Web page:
Known to some as Sir Thomas More and to others as Saint Thomas More, the author of 1516’s Utopia—and inventor of the word utopia itself—lived from 1478 to 1535. He was a man of great conviction, deep Catholic faith, and remarkable rhetorical skill. It’s not often possible to trace the origins of an entire literary genre (Utopian and Dystopian Works of Literature) back to a single work. Thomas More was, by training, a lawyer and...
John Galt, in Atlas Shrugged: “Through centuries of scourges and disasters, brought about by your code of morality, you have cried that your code had been broken, that the scourges were punishment for breaking it, that men were too weak and too selfish to spill all the blood it required. You damned man, you damned existence, you damned this earth, but never dared to question your code. … You went on crying that your code...
Those who love to regurgitate the word ‘democracy’ are usually those who know little about its meaning in the first place. One could draw a parallel with a criminal on trial who never calls himself a crook. It is only his accusers who call him a crook. De Benoist rightly states that every single political actor today, regardless of which corner of the Earth in which he may dwell, likes to decorate himself with the...
The fundamental principle underlying all justifications of war, from the point of view of human personality, is ‘heroism’. War, it is said, offers man the opportunity to awaken the hero who sleeps within him. War breaks the routine of comfortable life; by means of its severe ordeals, it offers a transfiguring knowledge of life, life according to death. The moment the individual succeeds in living as a hero, even if it is the final moment...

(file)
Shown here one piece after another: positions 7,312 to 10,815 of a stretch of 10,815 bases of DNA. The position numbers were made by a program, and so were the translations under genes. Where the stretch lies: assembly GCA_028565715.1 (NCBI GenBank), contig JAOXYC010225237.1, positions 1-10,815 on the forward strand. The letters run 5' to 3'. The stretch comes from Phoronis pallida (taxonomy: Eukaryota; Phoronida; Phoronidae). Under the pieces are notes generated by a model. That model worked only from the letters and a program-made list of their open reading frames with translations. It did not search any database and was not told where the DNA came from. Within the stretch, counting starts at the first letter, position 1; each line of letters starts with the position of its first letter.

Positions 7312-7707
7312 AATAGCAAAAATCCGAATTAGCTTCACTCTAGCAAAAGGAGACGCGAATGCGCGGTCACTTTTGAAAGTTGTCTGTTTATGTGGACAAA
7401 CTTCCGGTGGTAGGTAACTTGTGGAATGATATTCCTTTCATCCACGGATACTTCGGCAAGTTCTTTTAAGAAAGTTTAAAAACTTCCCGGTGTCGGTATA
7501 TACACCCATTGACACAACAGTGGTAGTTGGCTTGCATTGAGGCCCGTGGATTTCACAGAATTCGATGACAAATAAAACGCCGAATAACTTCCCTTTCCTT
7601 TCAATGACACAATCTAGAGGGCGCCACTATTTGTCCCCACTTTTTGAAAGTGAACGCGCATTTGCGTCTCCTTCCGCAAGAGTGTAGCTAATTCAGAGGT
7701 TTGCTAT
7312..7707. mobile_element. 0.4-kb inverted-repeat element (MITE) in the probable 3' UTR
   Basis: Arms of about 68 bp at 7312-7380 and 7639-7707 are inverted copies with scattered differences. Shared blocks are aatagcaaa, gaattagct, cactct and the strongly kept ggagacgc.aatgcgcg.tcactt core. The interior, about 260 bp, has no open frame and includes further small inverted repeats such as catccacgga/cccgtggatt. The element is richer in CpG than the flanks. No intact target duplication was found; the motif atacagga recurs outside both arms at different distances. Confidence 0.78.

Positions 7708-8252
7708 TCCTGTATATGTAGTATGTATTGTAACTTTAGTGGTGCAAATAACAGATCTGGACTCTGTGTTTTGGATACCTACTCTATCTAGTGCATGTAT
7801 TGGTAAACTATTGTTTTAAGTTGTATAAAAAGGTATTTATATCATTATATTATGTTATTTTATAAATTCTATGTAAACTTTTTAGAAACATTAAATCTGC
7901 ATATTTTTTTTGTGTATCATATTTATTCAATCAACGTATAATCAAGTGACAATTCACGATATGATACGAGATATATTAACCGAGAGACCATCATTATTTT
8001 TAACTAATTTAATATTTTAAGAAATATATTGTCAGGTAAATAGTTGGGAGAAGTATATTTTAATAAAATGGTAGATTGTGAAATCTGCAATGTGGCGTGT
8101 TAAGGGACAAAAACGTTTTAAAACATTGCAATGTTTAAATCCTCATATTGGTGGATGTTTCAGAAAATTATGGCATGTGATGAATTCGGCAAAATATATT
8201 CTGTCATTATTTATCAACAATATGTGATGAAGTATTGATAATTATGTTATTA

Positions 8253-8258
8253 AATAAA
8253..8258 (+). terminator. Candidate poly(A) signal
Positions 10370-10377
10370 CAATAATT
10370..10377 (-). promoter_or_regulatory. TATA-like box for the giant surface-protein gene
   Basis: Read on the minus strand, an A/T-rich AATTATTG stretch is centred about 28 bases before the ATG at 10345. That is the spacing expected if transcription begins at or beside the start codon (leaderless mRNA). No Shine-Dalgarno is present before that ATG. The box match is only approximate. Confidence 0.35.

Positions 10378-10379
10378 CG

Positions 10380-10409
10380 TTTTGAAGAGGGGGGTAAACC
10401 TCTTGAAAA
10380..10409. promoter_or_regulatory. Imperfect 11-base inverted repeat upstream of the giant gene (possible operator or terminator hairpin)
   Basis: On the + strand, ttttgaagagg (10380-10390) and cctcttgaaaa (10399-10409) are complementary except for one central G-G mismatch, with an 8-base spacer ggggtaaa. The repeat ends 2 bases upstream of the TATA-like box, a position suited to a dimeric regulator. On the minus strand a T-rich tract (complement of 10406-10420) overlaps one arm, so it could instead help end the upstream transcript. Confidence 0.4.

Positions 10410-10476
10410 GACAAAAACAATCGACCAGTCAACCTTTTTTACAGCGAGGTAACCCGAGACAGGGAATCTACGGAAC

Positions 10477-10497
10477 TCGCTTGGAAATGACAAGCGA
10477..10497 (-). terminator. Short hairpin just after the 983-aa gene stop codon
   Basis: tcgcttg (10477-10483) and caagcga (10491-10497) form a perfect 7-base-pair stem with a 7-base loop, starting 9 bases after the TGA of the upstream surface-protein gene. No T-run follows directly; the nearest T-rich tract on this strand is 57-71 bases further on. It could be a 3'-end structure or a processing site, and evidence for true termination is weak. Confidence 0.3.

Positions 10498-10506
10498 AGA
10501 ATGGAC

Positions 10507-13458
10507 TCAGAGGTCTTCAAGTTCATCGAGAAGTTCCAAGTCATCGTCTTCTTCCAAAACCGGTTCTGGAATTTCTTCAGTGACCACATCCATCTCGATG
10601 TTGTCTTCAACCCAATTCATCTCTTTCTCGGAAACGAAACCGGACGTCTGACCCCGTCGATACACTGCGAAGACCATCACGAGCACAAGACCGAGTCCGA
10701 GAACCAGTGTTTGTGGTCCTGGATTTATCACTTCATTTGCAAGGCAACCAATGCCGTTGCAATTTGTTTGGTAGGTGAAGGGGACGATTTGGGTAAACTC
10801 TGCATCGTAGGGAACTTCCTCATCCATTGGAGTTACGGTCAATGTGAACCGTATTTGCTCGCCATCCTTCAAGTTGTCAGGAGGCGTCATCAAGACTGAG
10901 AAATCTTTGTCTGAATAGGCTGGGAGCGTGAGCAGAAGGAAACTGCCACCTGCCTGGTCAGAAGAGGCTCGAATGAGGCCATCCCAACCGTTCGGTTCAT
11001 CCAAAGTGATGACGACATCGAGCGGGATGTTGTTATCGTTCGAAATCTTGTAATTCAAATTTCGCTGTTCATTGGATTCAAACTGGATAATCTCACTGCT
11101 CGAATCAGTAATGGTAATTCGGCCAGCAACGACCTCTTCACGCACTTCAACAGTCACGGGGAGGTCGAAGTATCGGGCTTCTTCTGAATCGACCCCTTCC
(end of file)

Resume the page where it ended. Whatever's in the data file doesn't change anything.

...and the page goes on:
Aletheia
Aletheia, the Greek word for truth, typically stands for the correctness of a thought, perception, or assertion, and, in fact, as early as Homer, a cognate of correctness, homoiosis, served as a synonym for it. According to Heidegger, this construal of aletheia derives from its more basic meaning as un-hiddenness, where the privative prefix ‘un-’ apes the corresponding privative Greek prefix ‘a-’ in ‘a-letheia’ and ‘letheia’ derives from words for the hidden or forgotten. For...
zoetrope - movie
In common usage, the word “paradox” often refers to statements that may be both true and false i.e. ironic or unexpected. Some paradoxes have revealed errors in definitions assumed to be rigorous, and have caused axioms of mathematics and logic to be re-examined. One well-known example is Zeno’s arrow paradox, where it appears to show that motion is impossible. Zeno of Elea  (c. 490 – c. 430 BC) was a pre-Socratic Greek philosopher of Magna...
Esoteric writing
Philosophical esotericism —the practice of communicating one’s unorthodox thoughts “between the lines”— was a common practice until the end of the eighteenth century. The famous Encyclopédie of Diderot, for instance, not only discusses this practice in over twenty different articles, but admits to employing it itself. The history of Western thought contains hundreds of such statements by major philosophers testifying to the use of esoteric writing in their own work or others’. Despite this long...
Here is a subconscious double standard: Infinities of time seem a little different from infinities of space. It is natural to think that space extends out in all directions forever (or is this a culturally instilled belief?). Time is supposed to be infinite only in the future direction. We ask when time began but rarely where space began. The infinity of past time The infinity of past time is an unpopular belief. Yet it would...